MILFORD – The students involved with the Unified Sports® program at Foran High School had a lot to cheer about recently when they learned their group would receive a National Banner Award from Special Olympics and the Connecticut Interscholastic Athletic Conference (CIAC). Unified Sports® is a registered program of Special Olympics that combines approximately equal numbers of athletes with and without an intellectual disability on sports teams for which they train and compete against other Unified teams across the region. All Unified Sports® players, both athletes and Unified partners, are of similar age and are matched by sport skill ability.
To receive the National Banner Award, school programs must achieve 10 standards that help assure the mission and goals of Special Olympics are being reached. The three main over-arching components include the Unified Sports programming, itself, (as defined by Special Olympics), Inclusive Youth Leadership, and Whole-School Engagement. Schools must be able to show they have achieved these benchmarks and prove their program is self-sustainable into the future.
At Foran, students enjoy soccer, volleyball, basketball, bowling and track throughout the year, with the culminating event being a Unified Prom, held in the spring. The program has been in place at the school for five years.
According to Foran teacher and program co-advisor Rick Raucci, students meet twice a month or more, depending on the season in play. The group competes monthly against other high school Unified Sports® teams in the region. Currently, there are approximately 30-40 students involved in the program at Foran.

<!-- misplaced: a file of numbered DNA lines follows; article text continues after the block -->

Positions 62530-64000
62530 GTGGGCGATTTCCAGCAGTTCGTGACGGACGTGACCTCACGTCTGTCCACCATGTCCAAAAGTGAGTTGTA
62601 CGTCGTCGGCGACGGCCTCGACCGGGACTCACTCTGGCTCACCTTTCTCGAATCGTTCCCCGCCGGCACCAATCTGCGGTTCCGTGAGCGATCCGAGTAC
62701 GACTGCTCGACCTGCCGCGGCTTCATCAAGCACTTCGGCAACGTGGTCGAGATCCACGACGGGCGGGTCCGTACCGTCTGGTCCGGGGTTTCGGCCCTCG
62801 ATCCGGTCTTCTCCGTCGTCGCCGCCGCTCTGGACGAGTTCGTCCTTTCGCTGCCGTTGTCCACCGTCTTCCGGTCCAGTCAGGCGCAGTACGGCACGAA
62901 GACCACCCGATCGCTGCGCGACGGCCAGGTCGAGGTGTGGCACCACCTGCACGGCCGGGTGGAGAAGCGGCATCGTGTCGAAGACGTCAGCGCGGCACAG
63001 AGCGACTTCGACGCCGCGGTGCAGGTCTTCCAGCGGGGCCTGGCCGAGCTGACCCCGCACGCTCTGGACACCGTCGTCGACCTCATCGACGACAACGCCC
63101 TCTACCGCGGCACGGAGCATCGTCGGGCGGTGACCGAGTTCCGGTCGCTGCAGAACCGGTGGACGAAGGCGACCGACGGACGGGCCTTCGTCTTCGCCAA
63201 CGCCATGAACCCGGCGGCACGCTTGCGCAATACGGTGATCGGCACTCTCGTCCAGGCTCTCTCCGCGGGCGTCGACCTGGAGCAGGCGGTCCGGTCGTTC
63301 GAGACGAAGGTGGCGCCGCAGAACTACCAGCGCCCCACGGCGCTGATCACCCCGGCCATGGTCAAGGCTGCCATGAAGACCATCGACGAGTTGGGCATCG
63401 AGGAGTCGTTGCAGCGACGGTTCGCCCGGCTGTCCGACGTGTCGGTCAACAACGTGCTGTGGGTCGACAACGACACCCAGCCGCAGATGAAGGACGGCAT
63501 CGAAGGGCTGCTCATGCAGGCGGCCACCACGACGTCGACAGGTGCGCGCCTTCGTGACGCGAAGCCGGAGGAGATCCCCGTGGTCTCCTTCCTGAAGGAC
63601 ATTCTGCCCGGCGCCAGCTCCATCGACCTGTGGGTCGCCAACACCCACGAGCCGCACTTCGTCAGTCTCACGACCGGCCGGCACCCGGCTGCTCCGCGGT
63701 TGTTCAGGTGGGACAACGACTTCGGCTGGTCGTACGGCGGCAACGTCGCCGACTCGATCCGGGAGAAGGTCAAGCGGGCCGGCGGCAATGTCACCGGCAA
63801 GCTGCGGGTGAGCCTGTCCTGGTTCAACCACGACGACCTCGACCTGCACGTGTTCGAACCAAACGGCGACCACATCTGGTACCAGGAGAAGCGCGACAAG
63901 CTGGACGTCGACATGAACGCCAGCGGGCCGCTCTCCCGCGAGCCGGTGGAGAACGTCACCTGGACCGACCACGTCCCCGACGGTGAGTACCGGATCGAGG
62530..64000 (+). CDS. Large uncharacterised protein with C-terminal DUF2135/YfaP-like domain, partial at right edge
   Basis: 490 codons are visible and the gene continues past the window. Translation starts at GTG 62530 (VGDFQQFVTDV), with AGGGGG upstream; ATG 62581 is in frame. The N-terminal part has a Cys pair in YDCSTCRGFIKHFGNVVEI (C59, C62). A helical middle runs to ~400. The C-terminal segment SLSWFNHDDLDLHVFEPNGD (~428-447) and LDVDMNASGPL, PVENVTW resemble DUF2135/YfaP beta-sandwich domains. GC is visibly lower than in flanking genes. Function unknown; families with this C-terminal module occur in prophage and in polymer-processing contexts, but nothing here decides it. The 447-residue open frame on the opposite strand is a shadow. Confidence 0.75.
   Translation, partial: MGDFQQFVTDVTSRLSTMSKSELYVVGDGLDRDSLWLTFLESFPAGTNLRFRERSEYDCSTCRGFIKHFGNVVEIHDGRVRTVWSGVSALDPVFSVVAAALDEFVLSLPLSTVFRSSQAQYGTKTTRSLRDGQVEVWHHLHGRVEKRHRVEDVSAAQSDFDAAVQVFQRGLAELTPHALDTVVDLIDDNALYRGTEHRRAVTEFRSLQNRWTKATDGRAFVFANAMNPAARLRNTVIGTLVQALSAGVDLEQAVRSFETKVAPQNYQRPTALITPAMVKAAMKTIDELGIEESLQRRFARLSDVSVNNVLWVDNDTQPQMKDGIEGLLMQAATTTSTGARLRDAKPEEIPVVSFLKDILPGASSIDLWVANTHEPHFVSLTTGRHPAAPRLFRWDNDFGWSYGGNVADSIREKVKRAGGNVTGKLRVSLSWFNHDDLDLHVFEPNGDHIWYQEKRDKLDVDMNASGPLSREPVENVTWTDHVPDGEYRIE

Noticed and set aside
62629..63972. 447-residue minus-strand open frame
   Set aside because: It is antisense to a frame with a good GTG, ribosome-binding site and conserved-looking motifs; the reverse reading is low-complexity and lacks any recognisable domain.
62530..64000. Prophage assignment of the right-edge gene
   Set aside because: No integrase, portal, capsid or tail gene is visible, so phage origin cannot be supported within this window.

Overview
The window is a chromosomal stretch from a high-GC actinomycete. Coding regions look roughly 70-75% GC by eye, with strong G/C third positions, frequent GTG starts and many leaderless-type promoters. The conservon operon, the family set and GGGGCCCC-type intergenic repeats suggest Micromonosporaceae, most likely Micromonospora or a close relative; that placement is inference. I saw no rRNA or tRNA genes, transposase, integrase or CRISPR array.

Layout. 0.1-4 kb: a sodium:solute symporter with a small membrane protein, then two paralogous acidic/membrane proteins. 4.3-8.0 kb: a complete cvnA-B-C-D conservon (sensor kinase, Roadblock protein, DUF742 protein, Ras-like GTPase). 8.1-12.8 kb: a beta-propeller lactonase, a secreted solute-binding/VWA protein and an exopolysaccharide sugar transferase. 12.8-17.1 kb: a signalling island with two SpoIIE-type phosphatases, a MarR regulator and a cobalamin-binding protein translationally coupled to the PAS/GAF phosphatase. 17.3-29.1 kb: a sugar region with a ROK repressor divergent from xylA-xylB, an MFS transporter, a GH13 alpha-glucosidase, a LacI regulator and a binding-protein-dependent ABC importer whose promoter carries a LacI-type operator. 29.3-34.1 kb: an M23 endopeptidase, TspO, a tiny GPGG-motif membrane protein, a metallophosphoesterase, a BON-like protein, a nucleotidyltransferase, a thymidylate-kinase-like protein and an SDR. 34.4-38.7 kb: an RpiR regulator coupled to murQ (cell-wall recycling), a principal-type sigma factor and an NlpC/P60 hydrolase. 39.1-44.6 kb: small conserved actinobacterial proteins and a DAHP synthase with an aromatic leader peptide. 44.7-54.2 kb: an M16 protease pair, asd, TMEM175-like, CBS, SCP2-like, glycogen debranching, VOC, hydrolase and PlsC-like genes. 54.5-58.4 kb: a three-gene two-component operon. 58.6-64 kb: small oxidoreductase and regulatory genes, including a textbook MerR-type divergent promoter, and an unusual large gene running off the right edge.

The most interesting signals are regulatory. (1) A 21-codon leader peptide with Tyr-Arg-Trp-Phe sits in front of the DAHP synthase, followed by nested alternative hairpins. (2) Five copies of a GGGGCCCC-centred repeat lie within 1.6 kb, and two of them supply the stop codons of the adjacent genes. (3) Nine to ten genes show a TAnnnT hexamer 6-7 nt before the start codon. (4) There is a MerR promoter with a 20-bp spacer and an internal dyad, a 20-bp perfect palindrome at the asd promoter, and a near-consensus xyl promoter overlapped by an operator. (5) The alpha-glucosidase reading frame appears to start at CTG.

Foran student Gabby Foster enjoys attending the many options available through the program. “I like doing Unified sports because I get to do things like soccer and bowling and Unified Cheerleading,” she commented.
Fellow participant Paul Pierelli also enjoys the activities. “My favorite part of ‘unified’ is getting great exercise and getting out of the house,” he reported. He laughingly added that he also enjoys the pizza that is a part of every get-together.
School principal Max Berkowitz was pleased to receive news of the award and said the program has immeasurably changed the culture of the school. “The Unified Sports program has augmented the concept of inclusion throughout our entire school. Our students celebrate the successes and victories of our Unified Teams as enthusiastically as they do for any other team. It is, indeed, an outstanding program and I am grateful for the hard work that is given by Rick Raucci, Meghan Jacobsen (also a faculty co-advisor to the group), and the dozens of staff and students who make this happen,” Berkowitz commented.
Raucci also was quick to add that the program could not operate were it not for the team of para-educators involved. “They work really hard to make sure the kids have fun with this program and that it runs smoothly. We couldn’t do it without them.”
The formal banner presentation will take place in December at the High School Youth Leadership Summit, conducted by the CIAC.
In 1992, as part of an effort to reach school-aged athletes, Special Olympics Connecticut formed a partnership with the Connecticut Interscholastic Athletic Conference (CIAC) to bring Special Olympics Unified Sports to schools across the state. Special Olympics Unified Sports® programs operate throughout the school year and closely follow the academic calendar. Events are organized in each sport season for children in grades K-12. All public and parochial schools in Connecticut are invited to participate.
The Special Olympics Unified Sports® School Program, administered by the CIAC, involves more than 3,500 athletes and athlete-partners in 200 schools across the state.